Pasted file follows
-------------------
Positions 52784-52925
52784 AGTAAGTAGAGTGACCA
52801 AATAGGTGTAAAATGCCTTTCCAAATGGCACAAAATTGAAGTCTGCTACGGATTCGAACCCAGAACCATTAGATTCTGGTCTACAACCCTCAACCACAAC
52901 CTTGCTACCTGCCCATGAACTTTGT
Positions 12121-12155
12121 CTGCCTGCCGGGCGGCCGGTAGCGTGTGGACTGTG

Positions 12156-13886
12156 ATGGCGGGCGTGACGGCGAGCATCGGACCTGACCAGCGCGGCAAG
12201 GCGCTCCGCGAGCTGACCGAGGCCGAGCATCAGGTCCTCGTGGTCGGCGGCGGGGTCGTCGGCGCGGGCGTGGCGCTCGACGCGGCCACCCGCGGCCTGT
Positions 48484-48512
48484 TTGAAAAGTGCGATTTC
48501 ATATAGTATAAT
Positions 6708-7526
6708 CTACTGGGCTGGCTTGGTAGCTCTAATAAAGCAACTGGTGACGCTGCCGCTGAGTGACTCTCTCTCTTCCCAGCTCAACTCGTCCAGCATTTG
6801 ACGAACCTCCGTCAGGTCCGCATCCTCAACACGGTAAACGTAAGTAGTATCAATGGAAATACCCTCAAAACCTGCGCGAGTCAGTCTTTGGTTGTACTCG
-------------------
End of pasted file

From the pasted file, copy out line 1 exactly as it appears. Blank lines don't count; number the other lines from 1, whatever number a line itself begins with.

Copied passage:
Positions 52784-52925